Tuesday, 18 December 2012

learning to QOOQ




A few days ago, on the universal grapevine that is Twitter, I saw a flurry of activity surrounding something called a QOOQ. It turns out that it’s not a new addition to the Star Wars dramatis personae, but a kitchen recipe gadget of the interactive variety.

Now, at this point, a warning or two. I’m about as techno-friendly as a lobster with a migraine. Ergo, I don’t possess any iStuff or equivalent. Nope, not even an iPhone. So if ‘there’s an app for that’, it ain’t no use to me. I AM LUDDITE.

But. But...  the QOOQ (pronounced ‘cook’ – geddit?) is a dedicated recipe thingy, specifically designed for kitchen use, being non slip, wipe clean, splash- and humidity-resistant as it is. And it has a little built-in flip-out stand. So, as much as I’d like to pretend otherwise, I confess that I am, in fact, mildly interested, despite the above warnings and latent bah humbug tendencies, especially when faced with this sort of blurb:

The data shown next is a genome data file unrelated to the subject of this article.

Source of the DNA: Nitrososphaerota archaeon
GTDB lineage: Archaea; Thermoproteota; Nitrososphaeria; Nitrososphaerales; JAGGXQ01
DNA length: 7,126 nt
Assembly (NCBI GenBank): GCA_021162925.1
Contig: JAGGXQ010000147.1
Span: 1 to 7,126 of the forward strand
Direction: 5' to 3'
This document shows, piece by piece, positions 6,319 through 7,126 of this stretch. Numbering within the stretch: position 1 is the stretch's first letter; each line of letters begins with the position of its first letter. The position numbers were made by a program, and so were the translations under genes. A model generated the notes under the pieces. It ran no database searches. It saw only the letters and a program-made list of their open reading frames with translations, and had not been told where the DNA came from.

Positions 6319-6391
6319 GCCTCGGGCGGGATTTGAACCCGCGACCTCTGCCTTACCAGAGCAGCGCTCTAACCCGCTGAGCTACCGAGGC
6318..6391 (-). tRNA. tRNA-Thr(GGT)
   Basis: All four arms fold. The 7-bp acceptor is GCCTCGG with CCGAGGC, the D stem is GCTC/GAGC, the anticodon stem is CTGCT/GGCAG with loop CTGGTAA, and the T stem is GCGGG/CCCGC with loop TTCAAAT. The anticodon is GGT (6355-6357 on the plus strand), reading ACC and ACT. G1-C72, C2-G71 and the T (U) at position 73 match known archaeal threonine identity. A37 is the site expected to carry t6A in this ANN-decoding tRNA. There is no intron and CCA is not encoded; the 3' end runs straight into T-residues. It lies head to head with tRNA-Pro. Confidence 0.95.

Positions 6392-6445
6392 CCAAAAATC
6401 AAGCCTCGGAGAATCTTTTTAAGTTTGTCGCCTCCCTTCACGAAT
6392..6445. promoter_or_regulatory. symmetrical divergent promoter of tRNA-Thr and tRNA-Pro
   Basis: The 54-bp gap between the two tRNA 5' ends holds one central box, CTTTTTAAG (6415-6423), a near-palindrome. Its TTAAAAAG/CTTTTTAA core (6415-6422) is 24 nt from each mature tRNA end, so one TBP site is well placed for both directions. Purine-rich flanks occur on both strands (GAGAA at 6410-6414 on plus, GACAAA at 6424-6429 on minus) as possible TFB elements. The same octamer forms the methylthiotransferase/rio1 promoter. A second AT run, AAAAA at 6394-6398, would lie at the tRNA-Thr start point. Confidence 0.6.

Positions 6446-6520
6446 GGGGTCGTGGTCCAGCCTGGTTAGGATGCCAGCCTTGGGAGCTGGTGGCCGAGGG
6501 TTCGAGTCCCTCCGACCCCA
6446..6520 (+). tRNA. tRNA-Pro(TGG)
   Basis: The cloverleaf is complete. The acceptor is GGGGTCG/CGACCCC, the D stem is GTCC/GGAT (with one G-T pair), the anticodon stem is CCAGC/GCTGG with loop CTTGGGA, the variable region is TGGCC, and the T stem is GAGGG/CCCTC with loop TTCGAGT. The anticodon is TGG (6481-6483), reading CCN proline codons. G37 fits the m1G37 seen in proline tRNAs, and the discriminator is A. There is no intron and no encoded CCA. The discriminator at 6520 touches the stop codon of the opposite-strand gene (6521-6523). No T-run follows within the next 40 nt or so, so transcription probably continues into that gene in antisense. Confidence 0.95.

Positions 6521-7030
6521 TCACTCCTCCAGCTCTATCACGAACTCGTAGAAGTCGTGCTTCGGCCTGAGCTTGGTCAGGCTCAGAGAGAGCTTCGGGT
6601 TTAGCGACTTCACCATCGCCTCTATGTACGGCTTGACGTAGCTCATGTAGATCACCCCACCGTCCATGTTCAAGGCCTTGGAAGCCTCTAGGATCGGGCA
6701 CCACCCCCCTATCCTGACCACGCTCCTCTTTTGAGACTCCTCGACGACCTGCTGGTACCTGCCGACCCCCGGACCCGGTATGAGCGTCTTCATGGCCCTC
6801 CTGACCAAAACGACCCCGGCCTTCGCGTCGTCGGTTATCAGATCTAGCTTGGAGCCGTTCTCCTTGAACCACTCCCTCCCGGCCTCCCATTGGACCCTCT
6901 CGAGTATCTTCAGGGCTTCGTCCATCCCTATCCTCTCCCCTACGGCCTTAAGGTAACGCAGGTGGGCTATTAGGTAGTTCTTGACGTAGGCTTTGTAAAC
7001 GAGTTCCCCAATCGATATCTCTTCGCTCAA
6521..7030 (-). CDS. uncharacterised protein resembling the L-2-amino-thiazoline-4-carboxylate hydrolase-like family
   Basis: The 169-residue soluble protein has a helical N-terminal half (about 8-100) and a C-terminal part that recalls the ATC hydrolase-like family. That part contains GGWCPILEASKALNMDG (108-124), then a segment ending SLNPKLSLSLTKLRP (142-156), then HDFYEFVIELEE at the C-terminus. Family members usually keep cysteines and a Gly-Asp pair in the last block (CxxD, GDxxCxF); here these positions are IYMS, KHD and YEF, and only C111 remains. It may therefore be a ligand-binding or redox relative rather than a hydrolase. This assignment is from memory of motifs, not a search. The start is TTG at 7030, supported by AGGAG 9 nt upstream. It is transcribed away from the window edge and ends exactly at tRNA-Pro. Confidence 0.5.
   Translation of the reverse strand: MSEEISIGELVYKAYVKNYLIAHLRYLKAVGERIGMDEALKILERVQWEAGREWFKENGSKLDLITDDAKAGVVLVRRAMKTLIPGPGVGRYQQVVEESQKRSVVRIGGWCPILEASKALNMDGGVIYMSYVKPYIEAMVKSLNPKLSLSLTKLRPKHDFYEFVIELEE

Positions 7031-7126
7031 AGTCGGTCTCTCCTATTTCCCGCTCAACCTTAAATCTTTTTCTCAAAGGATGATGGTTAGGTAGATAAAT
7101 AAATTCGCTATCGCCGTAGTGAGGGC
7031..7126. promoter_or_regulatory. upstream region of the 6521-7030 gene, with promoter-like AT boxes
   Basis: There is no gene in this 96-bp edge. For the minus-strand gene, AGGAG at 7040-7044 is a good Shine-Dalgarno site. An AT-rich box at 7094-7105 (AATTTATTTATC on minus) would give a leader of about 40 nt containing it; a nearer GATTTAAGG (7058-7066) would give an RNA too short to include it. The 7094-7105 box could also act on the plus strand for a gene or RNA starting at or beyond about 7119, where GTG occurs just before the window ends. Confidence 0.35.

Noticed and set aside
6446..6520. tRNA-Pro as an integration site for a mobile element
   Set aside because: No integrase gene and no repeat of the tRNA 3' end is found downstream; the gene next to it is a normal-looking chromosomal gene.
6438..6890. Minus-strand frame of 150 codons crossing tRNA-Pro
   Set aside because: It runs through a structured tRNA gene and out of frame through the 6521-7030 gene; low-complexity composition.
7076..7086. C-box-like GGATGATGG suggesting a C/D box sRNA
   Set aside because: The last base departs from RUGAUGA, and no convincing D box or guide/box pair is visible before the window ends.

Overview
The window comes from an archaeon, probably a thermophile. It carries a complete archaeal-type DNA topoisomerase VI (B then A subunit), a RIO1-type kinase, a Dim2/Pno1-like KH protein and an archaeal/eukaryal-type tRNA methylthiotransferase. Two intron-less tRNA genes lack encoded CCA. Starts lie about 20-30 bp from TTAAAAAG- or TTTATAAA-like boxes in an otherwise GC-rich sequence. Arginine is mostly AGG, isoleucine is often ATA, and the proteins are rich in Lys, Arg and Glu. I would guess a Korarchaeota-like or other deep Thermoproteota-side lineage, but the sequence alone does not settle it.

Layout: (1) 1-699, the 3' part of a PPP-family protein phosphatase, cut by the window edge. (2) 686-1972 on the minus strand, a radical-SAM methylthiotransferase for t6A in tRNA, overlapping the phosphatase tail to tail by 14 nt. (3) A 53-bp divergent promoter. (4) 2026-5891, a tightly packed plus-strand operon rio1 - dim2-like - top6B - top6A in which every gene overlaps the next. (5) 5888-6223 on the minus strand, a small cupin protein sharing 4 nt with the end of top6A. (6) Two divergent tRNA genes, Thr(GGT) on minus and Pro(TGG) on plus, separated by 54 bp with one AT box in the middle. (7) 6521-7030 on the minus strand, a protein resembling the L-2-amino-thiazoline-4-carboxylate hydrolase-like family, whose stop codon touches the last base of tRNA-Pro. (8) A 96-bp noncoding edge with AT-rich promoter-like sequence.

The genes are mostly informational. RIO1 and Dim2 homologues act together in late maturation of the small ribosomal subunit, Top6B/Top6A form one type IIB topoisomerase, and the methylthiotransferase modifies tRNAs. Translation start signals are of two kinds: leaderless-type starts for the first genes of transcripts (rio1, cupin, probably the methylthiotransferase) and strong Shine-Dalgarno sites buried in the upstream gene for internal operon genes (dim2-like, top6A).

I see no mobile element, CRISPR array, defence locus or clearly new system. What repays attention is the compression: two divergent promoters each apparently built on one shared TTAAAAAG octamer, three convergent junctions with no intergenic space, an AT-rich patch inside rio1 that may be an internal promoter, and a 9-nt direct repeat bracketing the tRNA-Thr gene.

“Each QOOQ comes preloaded with 1,000 international recipes that can be accessed by cuisine type, difficulty level, preparation time and ingredients, helping to customise the cooking experience to suit the chef and his or her kitchen. At the touch of a button, users are also able to purchase additional recipes, which are available individually or in themed packs and are focused on such topics as a destination, an ingredient or a specific chef. There is a catalogue of over 4,000 exclusive multimedia recipes made for QOOQ by more than 100 chefs.”

“Video speed is controlled by the user, and videos can be paused while the user accesses separate tutorials that explain specific culinary techniques. There is also behind-the-scene footage of the chefs’ restaurants, as well as hundreds of ingredient fact sheets that detail how individual products should be chosen, kept and cooked. For the health-conscious, recipe pages detail the calories contained in a dish and the Meal Planner function allows users to monitor and vary their diets.”

You get the idea.

Anyway, the first test for the QOOQ is, of course, whether I can, y’know, set it up and get it to work without assistance. Since it looks and feels much like an Etch-a-Sketch pad, which I vaguely remember being able to use, I feel dangerously confident.

 

Plug it in, turn it on, and...   oooh, look, things start happening. So far, surprisingly competent (me, not the QOOQ). Oh. It needs a WPA code to hook up t’interwebs. Cue interval of some minutes while said code is located. But then we’re away.